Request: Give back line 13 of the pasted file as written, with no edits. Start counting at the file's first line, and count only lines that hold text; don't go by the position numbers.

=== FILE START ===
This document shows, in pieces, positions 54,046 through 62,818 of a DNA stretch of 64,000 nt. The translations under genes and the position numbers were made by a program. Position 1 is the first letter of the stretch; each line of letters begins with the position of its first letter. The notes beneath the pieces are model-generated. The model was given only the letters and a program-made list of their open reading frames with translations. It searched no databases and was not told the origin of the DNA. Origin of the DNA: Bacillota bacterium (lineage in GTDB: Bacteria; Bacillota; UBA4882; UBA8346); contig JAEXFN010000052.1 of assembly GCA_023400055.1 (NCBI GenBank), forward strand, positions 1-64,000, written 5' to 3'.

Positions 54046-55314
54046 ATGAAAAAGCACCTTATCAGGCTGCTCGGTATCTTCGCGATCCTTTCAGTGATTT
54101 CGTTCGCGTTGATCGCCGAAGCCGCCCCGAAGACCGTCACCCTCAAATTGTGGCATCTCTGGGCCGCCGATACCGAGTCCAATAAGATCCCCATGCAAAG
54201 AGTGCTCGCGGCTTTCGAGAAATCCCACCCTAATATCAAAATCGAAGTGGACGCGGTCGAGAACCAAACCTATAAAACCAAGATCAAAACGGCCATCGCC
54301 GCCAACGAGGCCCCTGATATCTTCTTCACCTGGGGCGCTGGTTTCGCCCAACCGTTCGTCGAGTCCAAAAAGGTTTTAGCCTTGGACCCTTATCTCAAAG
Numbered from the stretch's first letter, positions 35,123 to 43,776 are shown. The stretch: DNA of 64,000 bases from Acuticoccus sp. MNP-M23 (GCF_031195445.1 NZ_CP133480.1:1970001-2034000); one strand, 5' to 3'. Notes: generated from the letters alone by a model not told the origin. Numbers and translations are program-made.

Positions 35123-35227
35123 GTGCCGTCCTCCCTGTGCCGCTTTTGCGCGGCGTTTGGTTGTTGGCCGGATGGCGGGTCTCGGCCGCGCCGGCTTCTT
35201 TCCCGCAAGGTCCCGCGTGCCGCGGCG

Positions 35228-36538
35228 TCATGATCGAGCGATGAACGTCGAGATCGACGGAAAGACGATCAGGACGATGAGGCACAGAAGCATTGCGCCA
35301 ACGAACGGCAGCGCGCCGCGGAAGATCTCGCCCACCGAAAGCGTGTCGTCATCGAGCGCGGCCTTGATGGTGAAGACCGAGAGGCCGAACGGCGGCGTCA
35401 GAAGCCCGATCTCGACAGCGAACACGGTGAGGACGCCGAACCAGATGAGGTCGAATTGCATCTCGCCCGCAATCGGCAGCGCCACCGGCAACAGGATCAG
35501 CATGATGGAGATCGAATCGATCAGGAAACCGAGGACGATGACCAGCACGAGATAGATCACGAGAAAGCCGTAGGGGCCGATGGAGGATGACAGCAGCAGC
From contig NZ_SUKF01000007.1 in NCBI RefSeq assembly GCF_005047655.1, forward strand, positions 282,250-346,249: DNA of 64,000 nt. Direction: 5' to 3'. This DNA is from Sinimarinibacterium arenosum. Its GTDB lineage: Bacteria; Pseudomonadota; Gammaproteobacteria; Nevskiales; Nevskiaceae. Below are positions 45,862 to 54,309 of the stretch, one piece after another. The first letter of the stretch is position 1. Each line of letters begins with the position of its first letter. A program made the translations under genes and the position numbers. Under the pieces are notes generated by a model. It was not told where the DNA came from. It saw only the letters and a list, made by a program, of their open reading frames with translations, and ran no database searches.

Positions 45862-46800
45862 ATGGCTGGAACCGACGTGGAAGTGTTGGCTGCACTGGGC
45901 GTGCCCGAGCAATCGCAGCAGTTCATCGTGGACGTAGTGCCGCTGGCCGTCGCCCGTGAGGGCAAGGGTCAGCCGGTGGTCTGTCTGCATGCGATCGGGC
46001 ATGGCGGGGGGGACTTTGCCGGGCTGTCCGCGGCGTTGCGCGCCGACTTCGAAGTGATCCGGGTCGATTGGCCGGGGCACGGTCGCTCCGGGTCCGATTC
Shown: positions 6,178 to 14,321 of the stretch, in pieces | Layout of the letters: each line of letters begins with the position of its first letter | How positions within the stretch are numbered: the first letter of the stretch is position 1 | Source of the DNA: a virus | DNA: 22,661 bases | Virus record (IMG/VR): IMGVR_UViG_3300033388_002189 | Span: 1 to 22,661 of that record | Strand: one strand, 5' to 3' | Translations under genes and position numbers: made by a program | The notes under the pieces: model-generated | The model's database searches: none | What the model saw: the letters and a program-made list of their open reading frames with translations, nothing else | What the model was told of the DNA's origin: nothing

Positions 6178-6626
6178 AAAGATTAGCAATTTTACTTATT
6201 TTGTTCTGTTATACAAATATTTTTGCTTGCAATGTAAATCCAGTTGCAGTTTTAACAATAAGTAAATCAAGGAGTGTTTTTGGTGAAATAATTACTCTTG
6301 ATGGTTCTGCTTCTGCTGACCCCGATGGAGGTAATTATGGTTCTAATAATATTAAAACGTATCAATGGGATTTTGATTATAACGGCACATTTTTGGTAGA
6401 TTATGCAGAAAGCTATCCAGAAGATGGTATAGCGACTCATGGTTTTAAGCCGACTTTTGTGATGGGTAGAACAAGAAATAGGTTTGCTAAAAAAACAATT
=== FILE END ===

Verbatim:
35301 ACGAACGGCAGCGCGCCGCGGAAGATCTCGCCCACCGAAAGCGTGTCGTCATCGAGCGCGGCCTTGATGGTGAAGACCGAGAGGCCGAACGGCGGCGTCA